Prep your snowblower for winter snows to ensure you’re ready to go when the snow hits. Follow the steps in this article to get your machine ready for snow.
Oil should be changed at the start of every winter season. Moisture from the air and small amounts of combustion byproducts (exhaust) will build up in the oil within a very short time. This contamination will result in increased wear and can even eat away at internal parts over time.
If you have a 4-cycle model (fuel and oil are separate) and didn’t change the oil last spring, now is the time (even if your snowblower is only ran a few hours a year).
Check your spark plug at the beginning of every winter. You should also make sure the spark plug wire securely attaches to the spark plug. If your spark plug is dirty, clean it. If it is rusted or corroded, replace your spark plug. If in doubt, go ahead and replace your spark plug.
Make sure your fuel is fresh (less than 30 days old) and good-quality and includes stabilizer so you don’t ruin your snowblower. Gasoline gets “stale” over time and fresh fuel ignites more easily. Stale gas can leave harmful deposits in your product’s fuel system. Prepare ahead and drain your fuel tank before you store it away in the spring.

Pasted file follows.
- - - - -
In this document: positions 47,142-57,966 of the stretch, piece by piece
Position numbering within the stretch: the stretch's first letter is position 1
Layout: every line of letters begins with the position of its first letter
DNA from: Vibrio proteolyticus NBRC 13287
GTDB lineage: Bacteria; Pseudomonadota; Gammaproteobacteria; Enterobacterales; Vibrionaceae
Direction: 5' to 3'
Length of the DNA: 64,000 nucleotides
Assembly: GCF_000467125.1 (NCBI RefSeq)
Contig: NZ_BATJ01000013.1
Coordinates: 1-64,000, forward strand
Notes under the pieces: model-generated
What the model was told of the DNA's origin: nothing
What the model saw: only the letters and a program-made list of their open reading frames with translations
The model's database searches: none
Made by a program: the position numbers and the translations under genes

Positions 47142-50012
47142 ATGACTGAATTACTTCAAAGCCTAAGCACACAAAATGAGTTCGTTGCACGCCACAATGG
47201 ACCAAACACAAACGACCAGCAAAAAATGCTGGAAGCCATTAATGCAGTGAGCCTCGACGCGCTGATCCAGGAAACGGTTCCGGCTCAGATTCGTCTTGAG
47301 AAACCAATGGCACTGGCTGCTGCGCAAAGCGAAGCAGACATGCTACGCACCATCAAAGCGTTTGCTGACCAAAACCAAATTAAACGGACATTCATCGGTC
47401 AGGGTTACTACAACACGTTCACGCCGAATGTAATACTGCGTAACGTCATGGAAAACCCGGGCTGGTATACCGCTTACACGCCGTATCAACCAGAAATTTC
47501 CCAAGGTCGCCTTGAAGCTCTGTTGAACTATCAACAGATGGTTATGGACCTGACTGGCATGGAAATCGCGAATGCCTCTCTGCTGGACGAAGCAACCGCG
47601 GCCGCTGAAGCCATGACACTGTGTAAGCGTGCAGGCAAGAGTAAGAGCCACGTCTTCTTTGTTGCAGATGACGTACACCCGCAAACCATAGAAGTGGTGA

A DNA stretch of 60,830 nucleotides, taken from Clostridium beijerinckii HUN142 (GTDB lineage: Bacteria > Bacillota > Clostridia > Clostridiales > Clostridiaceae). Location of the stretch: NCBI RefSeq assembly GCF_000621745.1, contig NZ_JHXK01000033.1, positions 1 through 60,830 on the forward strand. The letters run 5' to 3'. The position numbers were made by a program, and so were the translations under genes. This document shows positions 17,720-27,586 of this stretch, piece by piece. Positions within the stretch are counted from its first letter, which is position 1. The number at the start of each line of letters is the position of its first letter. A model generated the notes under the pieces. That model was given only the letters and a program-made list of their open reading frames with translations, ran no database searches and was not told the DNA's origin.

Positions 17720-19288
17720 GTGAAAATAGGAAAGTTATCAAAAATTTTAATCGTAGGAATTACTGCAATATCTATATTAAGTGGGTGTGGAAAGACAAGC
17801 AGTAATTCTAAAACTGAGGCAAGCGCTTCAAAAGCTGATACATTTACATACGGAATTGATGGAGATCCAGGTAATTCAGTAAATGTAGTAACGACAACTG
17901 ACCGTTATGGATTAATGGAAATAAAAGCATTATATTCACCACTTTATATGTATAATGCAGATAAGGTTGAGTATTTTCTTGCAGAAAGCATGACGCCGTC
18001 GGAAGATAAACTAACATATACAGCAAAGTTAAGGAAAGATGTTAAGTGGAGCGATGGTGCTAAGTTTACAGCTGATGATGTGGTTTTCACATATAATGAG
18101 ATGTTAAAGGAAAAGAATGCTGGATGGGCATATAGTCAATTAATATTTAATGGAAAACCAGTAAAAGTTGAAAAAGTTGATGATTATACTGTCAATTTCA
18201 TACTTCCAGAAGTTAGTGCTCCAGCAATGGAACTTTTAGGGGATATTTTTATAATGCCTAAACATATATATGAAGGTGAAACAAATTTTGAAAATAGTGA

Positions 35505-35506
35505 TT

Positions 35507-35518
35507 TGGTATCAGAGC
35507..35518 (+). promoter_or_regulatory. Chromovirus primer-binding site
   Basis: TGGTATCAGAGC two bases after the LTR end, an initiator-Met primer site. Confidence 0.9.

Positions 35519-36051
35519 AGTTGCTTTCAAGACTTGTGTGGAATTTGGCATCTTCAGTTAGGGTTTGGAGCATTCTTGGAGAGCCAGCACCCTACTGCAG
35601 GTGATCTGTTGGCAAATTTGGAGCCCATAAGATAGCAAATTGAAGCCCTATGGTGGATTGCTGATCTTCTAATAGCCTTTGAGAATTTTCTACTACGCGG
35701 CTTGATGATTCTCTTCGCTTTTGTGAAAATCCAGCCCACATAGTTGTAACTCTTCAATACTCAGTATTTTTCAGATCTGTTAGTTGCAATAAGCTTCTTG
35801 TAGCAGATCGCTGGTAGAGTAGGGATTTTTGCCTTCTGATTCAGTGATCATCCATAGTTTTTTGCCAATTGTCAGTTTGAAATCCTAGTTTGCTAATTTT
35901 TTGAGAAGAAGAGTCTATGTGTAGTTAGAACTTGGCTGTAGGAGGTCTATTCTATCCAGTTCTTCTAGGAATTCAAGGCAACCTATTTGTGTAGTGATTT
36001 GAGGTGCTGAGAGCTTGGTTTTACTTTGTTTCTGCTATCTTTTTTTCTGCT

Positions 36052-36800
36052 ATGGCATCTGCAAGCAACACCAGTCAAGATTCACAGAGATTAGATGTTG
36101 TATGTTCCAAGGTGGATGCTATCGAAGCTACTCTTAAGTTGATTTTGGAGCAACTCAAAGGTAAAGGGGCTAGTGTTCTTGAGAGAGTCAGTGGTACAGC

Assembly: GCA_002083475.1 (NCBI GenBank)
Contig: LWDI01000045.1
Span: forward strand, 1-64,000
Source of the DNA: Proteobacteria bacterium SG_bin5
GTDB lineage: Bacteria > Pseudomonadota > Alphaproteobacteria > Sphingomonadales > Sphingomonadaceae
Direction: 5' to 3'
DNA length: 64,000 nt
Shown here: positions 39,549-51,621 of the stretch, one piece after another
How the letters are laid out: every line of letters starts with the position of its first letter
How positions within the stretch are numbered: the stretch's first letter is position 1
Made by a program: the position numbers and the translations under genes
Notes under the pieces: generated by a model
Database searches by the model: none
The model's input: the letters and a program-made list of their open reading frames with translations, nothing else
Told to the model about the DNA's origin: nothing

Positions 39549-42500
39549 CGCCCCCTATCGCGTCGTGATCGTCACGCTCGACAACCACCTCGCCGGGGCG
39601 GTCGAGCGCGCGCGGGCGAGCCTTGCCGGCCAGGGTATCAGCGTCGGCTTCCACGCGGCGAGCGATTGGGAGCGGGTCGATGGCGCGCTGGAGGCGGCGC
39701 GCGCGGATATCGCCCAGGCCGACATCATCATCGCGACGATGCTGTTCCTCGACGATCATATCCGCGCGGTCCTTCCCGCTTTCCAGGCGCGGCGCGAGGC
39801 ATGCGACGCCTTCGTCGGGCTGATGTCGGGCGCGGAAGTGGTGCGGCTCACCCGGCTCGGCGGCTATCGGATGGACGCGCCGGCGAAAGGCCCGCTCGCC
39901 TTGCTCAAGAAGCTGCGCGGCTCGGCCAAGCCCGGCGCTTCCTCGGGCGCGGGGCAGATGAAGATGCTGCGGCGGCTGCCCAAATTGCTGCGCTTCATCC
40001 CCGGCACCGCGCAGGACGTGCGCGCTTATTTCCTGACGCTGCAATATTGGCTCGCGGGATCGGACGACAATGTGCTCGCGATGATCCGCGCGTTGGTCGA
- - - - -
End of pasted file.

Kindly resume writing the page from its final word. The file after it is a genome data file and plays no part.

Before winter, inspect the rotor blades for wear. When a rotor blade edge has worn down to the wear indicator hole, both rotor blades and the scraper should be replaced.
Inspect the drive belt for fraying, cracking or signs of stretching. Replace the drive belt if any of these conditions occur to avoid any danger during use or breaking of equipment. It is recommended to have an extra belt on hand in the event the belt breaks while operating.
Make sure all parts are moving slowly and tighten nuts and bolts. Any missing fasteners should be replaced immediately.
After following the steps above, let your snowblower run for a few minutes to make sure there are no issues before use.